Debate about a united Ireland “will just add to our mistrust and panic”, he says, while the unionist hold on just 40 of Stormont’s seats will be seen as a progression, as a “journey down the road” towards unification.
Nevertheless, Gibson says “the numbers will still come out all right for the United Kingdom” in a Border poll, dismissing the belief that unionists might be financially enticed by the possible economic benefits of unification.
“I think it is insulting. It’s like saying to Irish nationalists, can we buy you back into the Commonwealth? I am a unionist; that is my birthright. It’s not something I sell, buy, or trade,” he said.
However, he went on to cast a warning: “An unsettled community that sees itself as being railroaded into something is a dangerous place for that community to be.”
A friendly place
Billy Hutchinson believes the nationalist vote surge was not for a united Ireland, but rather to discipline the DUP and Foster. Unionists need “to be more inclusive, they need to make this a friendly place for everybody, including middle-class Catholics”.
He warns against anyone even raising the idea of loyalist paramilitaries responding violently to the prospect of “a nation once again”: “We need to be careful. Don’t even talk about it. There is no violence there.”
If Foster was critised for stirring up nationalists with her “don’t feed the crocodiles” comment, then Gregory Campbell, the DUP’s East Derry MP, was accused of preparing the ground with his “curry my yogurt” lampooning of the Irish language – or, as he would have it, his sardonic take on Sinn Féin’s “abuse” of the Irish language.
In terms of the DUP supposedly showing disrespect to nationalists, Campbell argues that Sinn Féin exploited the “mopery” phenomenon – MOPE being an acronym for republicans characterising themselves as the “most oppressed people ever”.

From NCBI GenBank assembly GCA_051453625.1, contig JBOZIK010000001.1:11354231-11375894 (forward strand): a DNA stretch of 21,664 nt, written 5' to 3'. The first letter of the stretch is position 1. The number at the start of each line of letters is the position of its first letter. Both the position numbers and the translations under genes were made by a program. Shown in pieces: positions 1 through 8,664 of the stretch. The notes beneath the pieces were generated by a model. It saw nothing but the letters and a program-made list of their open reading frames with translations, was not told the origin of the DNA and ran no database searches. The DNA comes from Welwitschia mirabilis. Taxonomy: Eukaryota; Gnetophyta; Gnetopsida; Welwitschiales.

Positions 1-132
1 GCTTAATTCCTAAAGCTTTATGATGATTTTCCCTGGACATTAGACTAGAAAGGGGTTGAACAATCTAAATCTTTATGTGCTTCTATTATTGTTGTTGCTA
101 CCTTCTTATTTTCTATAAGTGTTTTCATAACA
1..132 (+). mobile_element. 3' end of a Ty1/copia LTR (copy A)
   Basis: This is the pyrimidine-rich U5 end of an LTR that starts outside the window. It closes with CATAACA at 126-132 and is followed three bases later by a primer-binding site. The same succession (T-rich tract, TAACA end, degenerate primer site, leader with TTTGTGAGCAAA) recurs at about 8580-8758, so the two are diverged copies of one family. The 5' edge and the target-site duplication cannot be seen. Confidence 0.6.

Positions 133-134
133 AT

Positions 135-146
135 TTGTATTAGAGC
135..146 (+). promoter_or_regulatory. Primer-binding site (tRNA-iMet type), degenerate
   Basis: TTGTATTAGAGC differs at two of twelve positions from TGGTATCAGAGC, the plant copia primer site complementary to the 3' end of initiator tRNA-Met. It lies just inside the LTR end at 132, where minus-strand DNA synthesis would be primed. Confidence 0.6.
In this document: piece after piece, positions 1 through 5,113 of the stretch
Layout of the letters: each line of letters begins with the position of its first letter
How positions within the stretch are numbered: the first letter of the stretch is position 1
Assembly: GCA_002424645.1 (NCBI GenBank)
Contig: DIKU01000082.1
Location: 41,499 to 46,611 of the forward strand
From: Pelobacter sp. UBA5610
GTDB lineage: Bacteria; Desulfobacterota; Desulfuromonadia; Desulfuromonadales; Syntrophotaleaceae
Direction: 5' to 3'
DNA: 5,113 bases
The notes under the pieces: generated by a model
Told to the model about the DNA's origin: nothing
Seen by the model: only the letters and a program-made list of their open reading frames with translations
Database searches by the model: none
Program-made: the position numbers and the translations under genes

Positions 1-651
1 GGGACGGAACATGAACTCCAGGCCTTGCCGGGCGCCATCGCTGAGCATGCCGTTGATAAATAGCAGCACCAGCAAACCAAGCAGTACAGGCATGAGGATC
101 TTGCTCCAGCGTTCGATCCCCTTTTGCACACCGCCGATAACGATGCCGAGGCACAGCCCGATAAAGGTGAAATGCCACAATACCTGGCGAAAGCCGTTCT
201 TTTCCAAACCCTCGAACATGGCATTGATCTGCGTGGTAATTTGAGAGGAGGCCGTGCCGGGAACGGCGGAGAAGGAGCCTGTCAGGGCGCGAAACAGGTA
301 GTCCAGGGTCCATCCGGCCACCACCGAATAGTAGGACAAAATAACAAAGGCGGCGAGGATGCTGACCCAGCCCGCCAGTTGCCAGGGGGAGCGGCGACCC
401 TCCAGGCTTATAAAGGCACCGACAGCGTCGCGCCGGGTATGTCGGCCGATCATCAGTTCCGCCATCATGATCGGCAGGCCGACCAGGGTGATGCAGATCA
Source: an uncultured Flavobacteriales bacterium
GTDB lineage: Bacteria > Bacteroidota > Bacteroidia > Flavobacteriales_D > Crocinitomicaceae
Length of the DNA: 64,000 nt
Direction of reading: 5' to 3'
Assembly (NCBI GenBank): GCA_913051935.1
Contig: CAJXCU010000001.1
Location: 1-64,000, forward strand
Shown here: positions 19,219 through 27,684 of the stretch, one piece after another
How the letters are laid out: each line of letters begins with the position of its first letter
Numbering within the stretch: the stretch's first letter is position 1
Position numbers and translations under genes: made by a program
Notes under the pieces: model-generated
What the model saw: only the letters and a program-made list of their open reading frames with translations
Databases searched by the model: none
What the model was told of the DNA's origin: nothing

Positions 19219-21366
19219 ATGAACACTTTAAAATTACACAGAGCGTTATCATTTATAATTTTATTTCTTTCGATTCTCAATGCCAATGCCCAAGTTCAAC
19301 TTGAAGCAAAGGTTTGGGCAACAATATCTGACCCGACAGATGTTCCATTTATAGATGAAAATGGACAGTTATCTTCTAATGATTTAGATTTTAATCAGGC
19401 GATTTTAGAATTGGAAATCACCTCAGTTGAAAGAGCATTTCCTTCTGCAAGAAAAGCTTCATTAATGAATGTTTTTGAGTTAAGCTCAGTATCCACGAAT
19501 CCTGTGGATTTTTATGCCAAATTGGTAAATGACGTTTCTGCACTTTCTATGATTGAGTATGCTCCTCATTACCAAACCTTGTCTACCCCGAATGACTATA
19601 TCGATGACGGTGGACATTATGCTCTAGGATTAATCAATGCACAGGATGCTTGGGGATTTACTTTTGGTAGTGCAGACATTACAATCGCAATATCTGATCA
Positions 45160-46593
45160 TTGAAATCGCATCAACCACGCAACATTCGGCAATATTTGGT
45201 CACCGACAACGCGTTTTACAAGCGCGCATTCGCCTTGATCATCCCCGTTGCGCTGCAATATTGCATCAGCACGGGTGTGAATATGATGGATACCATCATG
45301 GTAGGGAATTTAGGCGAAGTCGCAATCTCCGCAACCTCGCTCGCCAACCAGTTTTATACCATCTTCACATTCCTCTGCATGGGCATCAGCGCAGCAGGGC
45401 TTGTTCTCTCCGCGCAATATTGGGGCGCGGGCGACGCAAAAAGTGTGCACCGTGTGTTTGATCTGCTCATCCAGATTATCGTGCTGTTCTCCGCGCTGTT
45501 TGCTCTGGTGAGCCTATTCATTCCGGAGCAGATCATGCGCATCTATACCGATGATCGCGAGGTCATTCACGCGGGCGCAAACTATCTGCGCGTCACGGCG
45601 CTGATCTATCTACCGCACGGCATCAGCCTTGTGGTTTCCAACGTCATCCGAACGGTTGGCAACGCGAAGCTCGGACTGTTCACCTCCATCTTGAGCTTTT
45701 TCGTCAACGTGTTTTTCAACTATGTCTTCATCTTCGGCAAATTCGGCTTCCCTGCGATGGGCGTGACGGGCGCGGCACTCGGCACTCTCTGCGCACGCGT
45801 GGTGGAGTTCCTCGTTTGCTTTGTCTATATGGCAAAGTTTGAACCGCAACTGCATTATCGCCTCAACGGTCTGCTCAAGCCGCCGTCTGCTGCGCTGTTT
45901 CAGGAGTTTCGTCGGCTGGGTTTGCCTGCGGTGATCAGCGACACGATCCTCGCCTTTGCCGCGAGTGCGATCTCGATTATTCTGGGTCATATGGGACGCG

He calls Brexit and especially the election “a shock to the unionist body politic . There is going to be a lot of uncertainty over coming years.”
Still, “if unionism used its collective head, it could turn that threat into an opportunity to make unionism even more viable.” Campbell says that could involve a “realignment of unionism, not necessarily into one single party”, but closer cooperation between the different shades.
Unionists must make the union welcoming, for those who think the union is a good idea, but don’t readily identify with it”, he says. If done “ properly and appropriately”, he believes 70 per cent would vote to remain in the union in any Border poll.
“It is not a question of unionism divesting itself of direct, robust approaches and becoming a sort of a unionist-lite. It is a case of unionism explaining that its values don’t all have to be wrapped in a Union Jack. It is not just about wearing an Orange collarette on the Twelfth of July – and I do all of that. It has to be seen to be more than that.
The union project